Basic Dillon Question

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Sep 1, 2003
Richmond Texas USA
Everyone: Thanks for all this good information. It’s all very helpful.

Contender: So with the caliber conversions, I don’t need a new kit to switch from 38 to 357, is that correct?

It would be easier to get the quick change setup I see on their website. Along with another set of dies. So the dies don’t need reset and the powder drop adjusted. Right?
"Contender: So with the caliber conversions, I don't need a new kit to switch from 38 to 357, is that correct?"

That is correct. I have the quick change for 38-357. But if I remember correctly all you need to change is the bullet seating/crimp die and the powder amount /powder check. NO BIG DEAL.

"Jim, I was going to say that's a pretty small table you have for reloading, but I see it's weighted down sufficiently!"

If you are efficient and using a smooth running 650 you don't need a big HEAVY table.:) Notice there are 3 presses mounted on that small table. Also I have the 650 mounted on a piece of plywood and clamped to the table so that I could take it with me when I was working out of town. All I had to do was clamp it to the kitchen table and I was ready to reload which I did many 1000s of rounds.

By the way Pilgrim the Matt Bob was referring to is Matt Dillon of Gunsmoke fame
Last edited:
Nov 5, 2007
Dallas, TX
Jim: Thanks again for the information. It’s helpful.

I’ve also noticed Dillon has lots of good videos on YouTube. They go slow and show setup, changes etc.

By the way Pilgrim the Matt Bob was referring to is Matt Dillon of Gunsmoke fame
Thanks, I was thinking it might be Gunsmoke. It was before my time and I never really watched those shows.
Dec 8, 2005
Lemont, PA, USA 16851
I started reloading with a Lee Loader (where you pounded the case into the resizer with a mallet), then went to a RCBS Junior, then to a big heavy Lyman single stage (still have it for special loading), then when I started shooting PPC needed a progressive so I got the Square Deal B. It did yeomans work for a good number of years. The I started loading more calibers so I went up to a RL550B and added a lot of different things to it (it basically is a RL550C now). It still does what I need it to do so I doubt I'll upgrade any more. I have broken things in the past - my fault - and Dillon has always replaced the parts free, no questions asked (other than how did I do it) - and they said they gather that info to see if they can make their products even more fool proof. I have 10 different ammo set ups now for my Dillon. Get one, you'll never regret it.


Ruger Guru
Sep 18, 2002
Lake Lure NC USA
Jim answered your question Kevin.

However,, if you are lazy & don't want to adjust the dies to go back & forth between 38's & 357's,, you can just add a complete caliber conversion. Now,, for the truly lazy,, you add a powder measure as well, so you don't have to adjust those either.

And I'd not own a 650 or a 750 without the case feed assy. That accessory is the cats meow!

If your primary caliber is 38 or 357, then get the press set up for one of those. It'll come with the priming system for small primers,, then if you wish to switch to .9mm it'll be very easy. A conversion set, tool head, and a set of dies & have at it.

I have several caliber conversions,,, and I have tool head holders & even a special wall mounted rack that holds 7 conversions. (That rack was a B-Day present from Miss Penny!) Make sure you get a tool head holder when you get a conversion set.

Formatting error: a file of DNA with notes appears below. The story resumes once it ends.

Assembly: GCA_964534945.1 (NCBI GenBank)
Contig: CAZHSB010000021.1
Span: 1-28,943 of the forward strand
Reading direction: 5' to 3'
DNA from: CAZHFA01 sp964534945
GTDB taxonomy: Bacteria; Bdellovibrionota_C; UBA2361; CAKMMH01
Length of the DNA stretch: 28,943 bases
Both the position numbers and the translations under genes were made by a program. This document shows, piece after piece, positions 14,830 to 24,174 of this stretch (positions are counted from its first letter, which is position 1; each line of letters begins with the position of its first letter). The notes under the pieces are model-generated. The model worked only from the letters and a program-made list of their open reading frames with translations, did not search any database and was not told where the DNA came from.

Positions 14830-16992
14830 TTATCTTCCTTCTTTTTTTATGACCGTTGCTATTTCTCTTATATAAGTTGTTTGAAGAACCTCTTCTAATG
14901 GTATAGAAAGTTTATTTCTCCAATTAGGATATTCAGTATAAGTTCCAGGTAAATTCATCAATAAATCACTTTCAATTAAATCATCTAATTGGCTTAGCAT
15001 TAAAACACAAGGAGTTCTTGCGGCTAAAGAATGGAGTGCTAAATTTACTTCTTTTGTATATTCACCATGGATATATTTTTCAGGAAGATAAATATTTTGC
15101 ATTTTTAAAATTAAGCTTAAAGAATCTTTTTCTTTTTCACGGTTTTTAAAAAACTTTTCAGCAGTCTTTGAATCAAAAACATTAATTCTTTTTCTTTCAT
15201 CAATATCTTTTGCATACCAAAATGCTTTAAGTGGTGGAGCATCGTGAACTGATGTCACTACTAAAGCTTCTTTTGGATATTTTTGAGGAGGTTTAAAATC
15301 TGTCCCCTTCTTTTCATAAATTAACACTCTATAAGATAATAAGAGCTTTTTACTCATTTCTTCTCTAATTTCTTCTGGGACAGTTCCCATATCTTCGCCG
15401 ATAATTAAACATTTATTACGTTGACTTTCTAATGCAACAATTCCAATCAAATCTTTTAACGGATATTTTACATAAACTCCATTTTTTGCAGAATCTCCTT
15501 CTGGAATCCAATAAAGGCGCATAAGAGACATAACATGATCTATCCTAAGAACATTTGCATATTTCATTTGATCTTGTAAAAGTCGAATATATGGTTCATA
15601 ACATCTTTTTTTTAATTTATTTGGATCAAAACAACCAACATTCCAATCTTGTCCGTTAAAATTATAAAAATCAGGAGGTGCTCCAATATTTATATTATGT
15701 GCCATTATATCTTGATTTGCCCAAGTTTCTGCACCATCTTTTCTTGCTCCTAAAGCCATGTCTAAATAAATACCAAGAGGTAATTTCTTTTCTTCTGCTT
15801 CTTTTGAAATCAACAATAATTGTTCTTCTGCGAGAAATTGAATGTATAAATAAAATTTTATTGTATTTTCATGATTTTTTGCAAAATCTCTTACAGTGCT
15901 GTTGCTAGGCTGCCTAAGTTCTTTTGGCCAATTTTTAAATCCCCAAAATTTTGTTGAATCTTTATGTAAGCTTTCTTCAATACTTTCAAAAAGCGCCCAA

Apr 29, 2023
Just a simple question for the 750. I believe it’s the same answer as the 650 too.

So if you buy the press, then you also have to buy a caliber conversion kit before you can use the press. Is that correct?

And then of course a different caliber conversion kit for each new caliber you want to reload. That I understand.

And then as far as dies are concerned, you don’t have to use Dillon brand dies do you? I have a set of 9mm dies, and they are the same size of course, but different otherwise. Shorter.

Are the Dillon dies any better?
I have a dillon 550,,, I use redding dies, even some LEE (which I think are some really good dies),,, RCBS for some of my rifles,, and some Hornadys for pistols,,, anything I want to load A LOT of I spend the money on Carbide Dies,, ie 9mm, 45, AR, and 7.62 x 39. I also bought out several estates who had reloading gear,, so I have a box of Rock Crushers,,, now what they are really good for is LEE Case Dies,,, the case dies, take crappy range brass, that I actually use 30 SAE motor oil on, and run them through to "re-size" and bulges in the case.... then the oil is tumbled off in a special "dirty" bucket of walnut shell media for just that purpose,, (removing oil),,, Next on to the case prep portion, where the cases are all measured, for width length, shoulder and base inspections any needed trimming and or swaging and finally tumbled again,, towel-ed off,,, and then lubed and loading begins,,, Dillon dies are expensive im not sure they are better than others,, but what I do notice is they tend to "break" at the same frequency as others,,, the decapping pins on lees are pretty good, and rcbs allow you to have a lot of them around... Its come a long long way,, from when I had my hand Lee Loader,,,, and loaded a "dipper" of powder into each 9mm bullet,,, then tapped them with hammers and all those old hand held tools,,, all to load them in a modified Ingram M-10 and burn through a weeks worth of loading in 2 magazines and about 14 seconds of firing....

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